This book was a challenge to say, “Hey, we’re not doing good enough, and in many cases we’re failing to fulfill our responsibility. That it’s time for a revolution, and if not now, it may very well be too late to change the trajectory of many challenges we’re facing, whether it’s global climate change, fresh water, inequity between rich and poor, etc.,” and rather than focus the book on what’s wrong, we tried to be encouraging and more uplifting by telling stories of companies that are doing things right.

The CSR movement

The challenge we face is that corporate responsibility has yet to be embraced in a holistic systemic fashion. [We end up with] highly compartmentalized programs and initiatives, that in many respects don’t mitigate the continued negative impacts that business has. [For example,] Toyota makes a car like the Prius that is great from an environmental perspective, and then they go and lobby against higher mileage standards in California. They are then taking the position that yes, we want to reap the benefits of selling a green car, but we don’t want the auto industry as a whole to become more efficient and responsible. And this is symptomatic of what we [are] seeing in the market place.

EMC Chief Sustainability Officer Kathrin Winkler

Terminology: “Corporate Social Responsibility”, “Corporate Responsibility” or “Corporate Sustainability”?

First of all, we try to remove the “S” from CSR whenever we speak about it, because this is not a social or an environmental issue. Corporate responsibility has to embrace holistically its impact and responsibility. The only concern I have about sustainability is that like adding the “social” to CSR, it tends to be viewed through an environmental lens, rather than a holistic lens. Sustainability really is a holistic systemic concept, but that’s not how most people understand it. So I say corporate responsibility, because at least, I’m not signaling that it is about social issues or just environmental issues.

CSR & the Oil industry: An Impossible paradox?

…we have to start looking at more aggressive changes to the tax and regulatory structure that will begin to incentivize the right kind of business industry. China is a great example. China invests as much money in alternative energy in one month, as the U.S. does in one year. They are investing at twelve times the rate that we are. And that will result in an accelerated change in the development of their industrial sector.

Government Regulation

If financial reporting is mandatory for all businesses, social and environmental reporting should also be mandatory.

Wal-Mart’s Sustainability Index

Wal-Mart's Sustainability Index

I recently spoke on a panel with the president of Wal-Mart Canada and was extremely impressed with the passion and commitment that the management team has, and the number of initiatives that they’re working on that they have yet to share publicly. I find that encouraging, and not just because they’re such a large company, but because of the influence they have over other companies.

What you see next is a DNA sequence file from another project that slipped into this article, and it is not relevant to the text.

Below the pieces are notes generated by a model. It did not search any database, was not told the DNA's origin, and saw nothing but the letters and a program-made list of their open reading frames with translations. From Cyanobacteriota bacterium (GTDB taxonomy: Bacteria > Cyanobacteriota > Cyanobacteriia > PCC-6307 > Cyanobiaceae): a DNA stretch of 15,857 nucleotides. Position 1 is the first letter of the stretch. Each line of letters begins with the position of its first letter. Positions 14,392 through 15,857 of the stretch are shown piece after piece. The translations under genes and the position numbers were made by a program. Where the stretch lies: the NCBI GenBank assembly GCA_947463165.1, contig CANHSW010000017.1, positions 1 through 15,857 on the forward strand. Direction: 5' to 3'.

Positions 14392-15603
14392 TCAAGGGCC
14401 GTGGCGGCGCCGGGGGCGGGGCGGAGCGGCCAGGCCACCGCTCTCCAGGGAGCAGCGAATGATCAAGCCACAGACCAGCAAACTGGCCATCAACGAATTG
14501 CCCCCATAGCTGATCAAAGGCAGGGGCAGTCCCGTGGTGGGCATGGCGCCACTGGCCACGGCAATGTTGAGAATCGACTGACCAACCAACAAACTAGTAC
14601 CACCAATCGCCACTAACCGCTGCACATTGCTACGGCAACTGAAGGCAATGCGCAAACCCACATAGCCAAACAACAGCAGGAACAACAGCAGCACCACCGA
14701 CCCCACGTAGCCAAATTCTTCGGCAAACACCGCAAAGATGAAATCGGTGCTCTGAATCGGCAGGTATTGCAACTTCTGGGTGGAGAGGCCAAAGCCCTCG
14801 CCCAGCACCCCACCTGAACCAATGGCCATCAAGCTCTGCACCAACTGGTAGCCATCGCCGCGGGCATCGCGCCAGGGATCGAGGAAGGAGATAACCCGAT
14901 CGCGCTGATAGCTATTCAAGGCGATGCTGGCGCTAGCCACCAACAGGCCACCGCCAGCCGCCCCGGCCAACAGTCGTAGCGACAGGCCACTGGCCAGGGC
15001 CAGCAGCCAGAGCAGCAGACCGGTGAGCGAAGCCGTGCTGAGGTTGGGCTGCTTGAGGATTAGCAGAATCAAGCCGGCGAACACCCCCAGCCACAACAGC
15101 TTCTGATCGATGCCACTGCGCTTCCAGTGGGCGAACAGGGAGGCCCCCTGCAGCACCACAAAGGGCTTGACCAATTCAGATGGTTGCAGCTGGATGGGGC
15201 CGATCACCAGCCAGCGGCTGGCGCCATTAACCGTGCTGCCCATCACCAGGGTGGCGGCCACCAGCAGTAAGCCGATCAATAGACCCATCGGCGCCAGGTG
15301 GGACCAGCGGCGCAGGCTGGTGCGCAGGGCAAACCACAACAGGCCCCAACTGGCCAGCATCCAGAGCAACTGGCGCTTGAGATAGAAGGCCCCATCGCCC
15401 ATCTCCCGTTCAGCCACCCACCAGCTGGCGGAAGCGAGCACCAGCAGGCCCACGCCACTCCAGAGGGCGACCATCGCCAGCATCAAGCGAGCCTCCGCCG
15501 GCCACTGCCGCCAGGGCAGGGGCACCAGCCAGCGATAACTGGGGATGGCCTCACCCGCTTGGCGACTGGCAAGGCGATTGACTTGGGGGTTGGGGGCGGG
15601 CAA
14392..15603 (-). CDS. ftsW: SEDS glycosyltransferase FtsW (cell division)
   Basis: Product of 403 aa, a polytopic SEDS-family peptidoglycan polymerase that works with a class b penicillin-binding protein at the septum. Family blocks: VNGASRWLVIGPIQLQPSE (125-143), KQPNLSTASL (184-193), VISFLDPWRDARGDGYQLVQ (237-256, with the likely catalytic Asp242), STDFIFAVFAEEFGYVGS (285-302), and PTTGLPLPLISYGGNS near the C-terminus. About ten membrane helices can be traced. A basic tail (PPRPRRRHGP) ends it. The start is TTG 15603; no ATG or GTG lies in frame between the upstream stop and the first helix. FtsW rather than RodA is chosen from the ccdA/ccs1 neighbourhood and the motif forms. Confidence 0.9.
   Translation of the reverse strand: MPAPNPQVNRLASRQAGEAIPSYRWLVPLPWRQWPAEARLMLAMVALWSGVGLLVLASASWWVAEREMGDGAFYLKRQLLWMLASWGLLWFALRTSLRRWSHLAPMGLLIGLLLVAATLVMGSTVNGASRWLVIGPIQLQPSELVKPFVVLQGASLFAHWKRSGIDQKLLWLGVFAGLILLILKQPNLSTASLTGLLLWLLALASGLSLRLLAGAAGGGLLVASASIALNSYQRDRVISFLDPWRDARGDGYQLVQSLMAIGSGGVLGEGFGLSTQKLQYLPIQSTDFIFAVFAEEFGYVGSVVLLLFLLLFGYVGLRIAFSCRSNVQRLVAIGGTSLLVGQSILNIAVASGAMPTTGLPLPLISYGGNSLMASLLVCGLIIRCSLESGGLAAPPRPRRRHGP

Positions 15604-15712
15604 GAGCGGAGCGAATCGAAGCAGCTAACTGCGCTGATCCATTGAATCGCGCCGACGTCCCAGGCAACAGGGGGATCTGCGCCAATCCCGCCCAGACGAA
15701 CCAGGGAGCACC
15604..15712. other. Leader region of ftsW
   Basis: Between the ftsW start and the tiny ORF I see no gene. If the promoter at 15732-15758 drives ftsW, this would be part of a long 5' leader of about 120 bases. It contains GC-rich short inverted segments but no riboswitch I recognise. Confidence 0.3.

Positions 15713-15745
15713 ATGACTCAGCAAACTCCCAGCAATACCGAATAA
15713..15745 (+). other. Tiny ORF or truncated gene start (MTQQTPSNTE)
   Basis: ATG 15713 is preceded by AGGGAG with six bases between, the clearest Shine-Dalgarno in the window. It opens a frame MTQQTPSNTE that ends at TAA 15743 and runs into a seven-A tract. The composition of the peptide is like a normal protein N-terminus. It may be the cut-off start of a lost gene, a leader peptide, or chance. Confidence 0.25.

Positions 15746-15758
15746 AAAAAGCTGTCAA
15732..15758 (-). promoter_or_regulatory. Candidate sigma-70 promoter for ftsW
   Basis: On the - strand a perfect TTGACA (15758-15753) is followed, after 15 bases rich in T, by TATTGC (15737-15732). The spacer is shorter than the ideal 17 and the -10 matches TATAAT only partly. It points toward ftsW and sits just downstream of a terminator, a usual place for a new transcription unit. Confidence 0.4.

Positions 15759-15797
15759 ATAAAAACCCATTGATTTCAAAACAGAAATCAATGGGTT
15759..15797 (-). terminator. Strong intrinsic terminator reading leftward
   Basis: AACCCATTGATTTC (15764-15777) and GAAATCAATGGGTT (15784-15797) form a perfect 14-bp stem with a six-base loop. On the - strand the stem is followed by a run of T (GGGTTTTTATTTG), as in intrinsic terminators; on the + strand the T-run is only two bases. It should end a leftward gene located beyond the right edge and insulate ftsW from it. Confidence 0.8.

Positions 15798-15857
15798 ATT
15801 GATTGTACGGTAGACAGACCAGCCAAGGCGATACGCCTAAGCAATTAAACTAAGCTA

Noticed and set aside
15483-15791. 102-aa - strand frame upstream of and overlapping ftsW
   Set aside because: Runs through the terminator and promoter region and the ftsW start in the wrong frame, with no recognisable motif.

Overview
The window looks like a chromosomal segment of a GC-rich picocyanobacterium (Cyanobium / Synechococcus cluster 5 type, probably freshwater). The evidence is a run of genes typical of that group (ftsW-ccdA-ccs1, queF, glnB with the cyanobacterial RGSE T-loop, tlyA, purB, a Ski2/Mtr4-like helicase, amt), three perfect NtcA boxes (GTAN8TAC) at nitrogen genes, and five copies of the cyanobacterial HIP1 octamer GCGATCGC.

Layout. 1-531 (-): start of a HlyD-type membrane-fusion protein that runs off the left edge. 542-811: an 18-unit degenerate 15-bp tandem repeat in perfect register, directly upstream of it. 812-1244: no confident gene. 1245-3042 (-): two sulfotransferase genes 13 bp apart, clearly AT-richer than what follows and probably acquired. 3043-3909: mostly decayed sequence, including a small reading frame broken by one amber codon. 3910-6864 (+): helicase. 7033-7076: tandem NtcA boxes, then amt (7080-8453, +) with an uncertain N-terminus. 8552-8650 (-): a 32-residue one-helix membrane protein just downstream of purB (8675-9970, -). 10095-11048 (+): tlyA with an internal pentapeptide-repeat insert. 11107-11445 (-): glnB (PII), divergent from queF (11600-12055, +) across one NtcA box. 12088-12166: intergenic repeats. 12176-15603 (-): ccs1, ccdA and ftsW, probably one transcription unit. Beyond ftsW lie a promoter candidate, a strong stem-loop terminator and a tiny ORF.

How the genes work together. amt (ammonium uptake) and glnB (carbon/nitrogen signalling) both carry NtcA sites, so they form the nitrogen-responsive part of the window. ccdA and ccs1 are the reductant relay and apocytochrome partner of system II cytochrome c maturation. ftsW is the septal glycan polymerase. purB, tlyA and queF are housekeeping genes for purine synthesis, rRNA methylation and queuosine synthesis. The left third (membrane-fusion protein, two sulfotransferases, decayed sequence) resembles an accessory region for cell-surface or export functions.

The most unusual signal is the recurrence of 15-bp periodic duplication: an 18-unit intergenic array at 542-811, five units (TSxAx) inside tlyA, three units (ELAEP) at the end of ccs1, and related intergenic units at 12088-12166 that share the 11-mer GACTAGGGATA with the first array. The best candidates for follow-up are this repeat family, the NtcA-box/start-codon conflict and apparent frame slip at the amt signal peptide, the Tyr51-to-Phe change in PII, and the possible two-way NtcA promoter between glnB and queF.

Can Industries like Banking, Consulting & Law Ever Adopt Responsible Business Practices?

Unfortunately, they escape public view and thus can’t be impacted by the same pressure that comes from consumers and NPOs, and the hope is that responsible businesses, whether they’re a Seventh Generation or a Wal-Mart, will hold their business partners to the same standard as they hold businesses that provide them with products that are sold to consumers.

CSR: Will I get a job after an MBA in Sustainability?

We need to gather the collective voices of small and medium-sized businesses to counter the dominant voice that a handful of multinational corporations add to the chamber of commerce. That preserves an economy that is disconnected from what we need to make America successful and competitive in the future. Also, when we write job descriptions and incentive plans, sustainability metrics and objectives have to be baked into them so that people understand that a company is serious about ensuring that people focus on the issues. Sustainability is best practiced by integrating all perspectives and understanding how they function as a system.

Top 3 CSR concerns

Lack of real transparency…the compartmentalized approach to CSR…and absence of an understanding of a systems-based holistic way of thinking.

Seventh Generation

We look at responsibility and sustainability as something that must first be practiced internally, before it can be practiced externally with any authenticity. A green product does not make for a green company and a responsible product does not make for a responsible company. So the holistic look that we want to aspire to and apply to our products, we also try to apply to our internal corporate culture.

–Posted by Aman Singh Das, In Good Company

Read the complete interview: “Take the ‘S’ out of CSR”: Jeffrey Hollender On What’s Ahead for The Way We do Business